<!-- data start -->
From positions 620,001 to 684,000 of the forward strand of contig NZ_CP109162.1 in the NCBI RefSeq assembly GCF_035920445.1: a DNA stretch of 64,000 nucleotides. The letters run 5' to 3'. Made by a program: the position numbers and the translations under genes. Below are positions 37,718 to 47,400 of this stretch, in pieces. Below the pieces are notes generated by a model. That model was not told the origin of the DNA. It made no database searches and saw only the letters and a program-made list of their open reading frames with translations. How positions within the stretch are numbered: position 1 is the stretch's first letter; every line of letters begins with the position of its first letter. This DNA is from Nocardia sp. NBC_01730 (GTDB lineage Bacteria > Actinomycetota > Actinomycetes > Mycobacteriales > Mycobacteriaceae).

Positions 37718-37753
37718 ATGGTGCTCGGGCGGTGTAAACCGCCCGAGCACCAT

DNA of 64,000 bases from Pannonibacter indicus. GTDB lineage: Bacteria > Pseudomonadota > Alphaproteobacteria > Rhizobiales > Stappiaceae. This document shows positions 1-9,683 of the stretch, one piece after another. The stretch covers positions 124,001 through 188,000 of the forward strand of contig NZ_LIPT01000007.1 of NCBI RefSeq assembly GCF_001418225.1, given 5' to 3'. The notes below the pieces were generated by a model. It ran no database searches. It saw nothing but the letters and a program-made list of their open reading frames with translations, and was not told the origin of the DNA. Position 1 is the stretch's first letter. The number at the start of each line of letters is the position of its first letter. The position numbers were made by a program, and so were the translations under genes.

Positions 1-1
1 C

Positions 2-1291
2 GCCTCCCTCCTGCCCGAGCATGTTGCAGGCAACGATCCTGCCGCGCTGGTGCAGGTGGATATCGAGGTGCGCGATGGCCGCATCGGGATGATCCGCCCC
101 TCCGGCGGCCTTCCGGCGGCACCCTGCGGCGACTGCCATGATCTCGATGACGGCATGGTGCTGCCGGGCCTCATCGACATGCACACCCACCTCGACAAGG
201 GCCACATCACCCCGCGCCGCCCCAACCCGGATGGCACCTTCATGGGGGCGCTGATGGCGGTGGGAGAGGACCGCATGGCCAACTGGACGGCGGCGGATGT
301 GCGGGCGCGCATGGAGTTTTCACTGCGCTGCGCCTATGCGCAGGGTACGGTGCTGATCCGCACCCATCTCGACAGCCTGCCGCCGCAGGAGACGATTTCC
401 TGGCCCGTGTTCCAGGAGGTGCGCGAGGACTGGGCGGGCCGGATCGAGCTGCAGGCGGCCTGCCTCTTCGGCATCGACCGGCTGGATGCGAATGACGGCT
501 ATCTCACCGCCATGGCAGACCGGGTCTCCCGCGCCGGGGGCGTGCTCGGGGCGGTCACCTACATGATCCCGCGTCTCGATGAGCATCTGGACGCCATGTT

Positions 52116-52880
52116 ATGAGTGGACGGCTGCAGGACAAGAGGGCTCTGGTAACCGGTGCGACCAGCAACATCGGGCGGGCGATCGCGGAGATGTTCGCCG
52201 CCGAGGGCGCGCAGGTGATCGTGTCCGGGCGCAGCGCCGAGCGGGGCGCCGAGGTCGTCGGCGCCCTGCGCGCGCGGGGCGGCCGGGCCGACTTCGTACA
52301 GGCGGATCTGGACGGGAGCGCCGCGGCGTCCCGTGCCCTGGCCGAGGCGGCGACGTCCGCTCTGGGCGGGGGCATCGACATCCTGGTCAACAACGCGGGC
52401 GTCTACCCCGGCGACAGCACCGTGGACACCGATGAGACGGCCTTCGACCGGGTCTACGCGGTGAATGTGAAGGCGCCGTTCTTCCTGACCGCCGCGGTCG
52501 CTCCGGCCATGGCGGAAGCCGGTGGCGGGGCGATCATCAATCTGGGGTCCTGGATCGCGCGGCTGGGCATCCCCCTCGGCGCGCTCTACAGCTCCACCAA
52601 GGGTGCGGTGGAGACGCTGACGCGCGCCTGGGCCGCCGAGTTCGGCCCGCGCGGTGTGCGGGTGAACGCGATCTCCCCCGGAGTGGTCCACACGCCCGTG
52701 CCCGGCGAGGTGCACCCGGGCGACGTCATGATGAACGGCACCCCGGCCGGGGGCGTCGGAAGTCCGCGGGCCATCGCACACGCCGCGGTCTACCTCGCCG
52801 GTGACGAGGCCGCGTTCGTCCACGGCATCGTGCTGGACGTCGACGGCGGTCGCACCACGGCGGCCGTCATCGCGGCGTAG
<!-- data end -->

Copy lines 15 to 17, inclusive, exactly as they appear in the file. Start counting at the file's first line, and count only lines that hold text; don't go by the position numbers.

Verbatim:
52116 ATGAGTGGACGGCTGCAGGACAAGAGGGCTCTGGTAACCGGTGCGACCAGCAACATCGGGCGGGCGATCGCGGAGATGTTCGCCG
52201 CCGAGGGCGCGCAGGTGATCGTGTCCGGGCGCAGCGCCGAGCGGGGCGCCGAGGTCGTCGGCGCCCTGCGCGCGCGGGGCGGCCGGGCCGACTTCGTACA
52301 GGCGGATCTGGACGGGAGCGCCGCGGCGTCCCGTGCCCTGGCCGAGGCGGCGACGTCCGCTCTGGGCGGGGGCATCGACATCCTGGTCAACAACGCGGGC